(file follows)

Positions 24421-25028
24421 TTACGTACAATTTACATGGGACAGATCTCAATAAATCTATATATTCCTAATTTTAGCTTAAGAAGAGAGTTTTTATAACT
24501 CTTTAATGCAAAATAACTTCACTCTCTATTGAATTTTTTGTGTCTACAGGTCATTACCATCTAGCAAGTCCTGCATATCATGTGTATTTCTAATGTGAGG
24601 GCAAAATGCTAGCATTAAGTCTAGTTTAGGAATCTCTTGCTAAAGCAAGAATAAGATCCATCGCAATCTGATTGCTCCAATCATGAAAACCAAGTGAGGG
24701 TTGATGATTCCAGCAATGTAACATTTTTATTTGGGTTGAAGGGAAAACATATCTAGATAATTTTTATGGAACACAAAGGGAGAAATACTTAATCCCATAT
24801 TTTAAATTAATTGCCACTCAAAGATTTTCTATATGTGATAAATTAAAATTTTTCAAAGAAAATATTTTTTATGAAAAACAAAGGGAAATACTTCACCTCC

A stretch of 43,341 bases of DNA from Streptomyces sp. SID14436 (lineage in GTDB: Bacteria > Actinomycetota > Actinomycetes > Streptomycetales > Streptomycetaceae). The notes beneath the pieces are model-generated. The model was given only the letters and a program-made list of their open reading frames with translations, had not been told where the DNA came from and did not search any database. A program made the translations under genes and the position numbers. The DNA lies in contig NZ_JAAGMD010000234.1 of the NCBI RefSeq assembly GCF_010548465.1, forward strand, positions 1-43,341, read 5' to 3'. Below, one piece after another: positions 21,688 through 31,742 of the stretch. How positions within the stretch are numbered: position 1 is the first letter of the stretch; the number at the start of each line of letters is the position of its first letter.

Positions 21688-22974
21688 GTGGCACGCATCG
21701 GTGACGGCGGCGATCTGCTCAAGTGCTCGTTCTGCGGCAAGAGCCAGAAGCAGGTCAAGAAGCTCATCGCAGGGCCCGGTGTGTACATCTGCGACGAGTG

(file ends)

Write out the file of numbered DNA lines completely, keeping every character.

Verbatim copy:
Positions 24421-25028
24421 TTACGTACAATTTACATGGGACAGATCTCAATAAATCTATATATTCCTAATTTTAGCTTAAGAAGAGAGTTTTTATAACT
24501 CTTTAATGCAAAATAACTTCACTCTCTATTGAATTTTTTGTGTCTACAGGTCATTACCATCTAGCAAGTCCTGCATATCATGTGTATTTCTAATGTGAGG
24601 GCAAAATGCTAGCATTAAGTCTAGTTTAGGAATCTCTTGCTAAAGCAAGAATAAGATCCATCGCAATCTGATTGCTCCAATCATGAAAACCAAGTGAGGG
24701 TTGATGATTCCAGCAATGTAACATTTTTATTTGGGTTGAAGGGAAAACATATCTAGATAATTTTTATGGAACACAAAGGGAGAAATACTTAATCCCATAT
24801 TTTAAATTAATTGCCACTCAAAGATTTTCTATATGTGATAAATTAAAATTTTTCAAAGAAAATATTTTTTATGAAAAACAAAGGGAAATACTTCACCTCC

A stretch of 43,341 bases of DNA from Streptomyces sp. SID14436 (lineage in GTDB: Bacteria > Actinomycetota > Actinomycetes > Streptomycetales > Streptomycetaceae). The notes beneath the pieces are model-generated. The model was given only the letters and a program-made list of their open reading frames with translations, had not been told where the DNA came from and did not search any database. A program made the translations under genes and the position numbers. The DNA lies in contig NZ_JAAGMD010000234.1 of the NCBI RefSeq assembly GCF_010548465.1, forward strand, positions 1-43,341, read 5' to 3'. Below, one piece after another: positions 21,688 through 31,742 of the stretch. How positions within the stretch are numbered: position 1 is the first letter of the stretch; the number at the start of each line of letters is the position of its first letter.

Positions 21688-22974
21688 GTGGCACGCATCG
21701 GTGACGGCGGCGATCTGCTCAAGTGCTCGTTCTGCGGCAAGAGCCAGAAGCAGGTCAAGAAGCTCATCGCAGGGCCCGGTGTGTACATCTGCGACGAGTG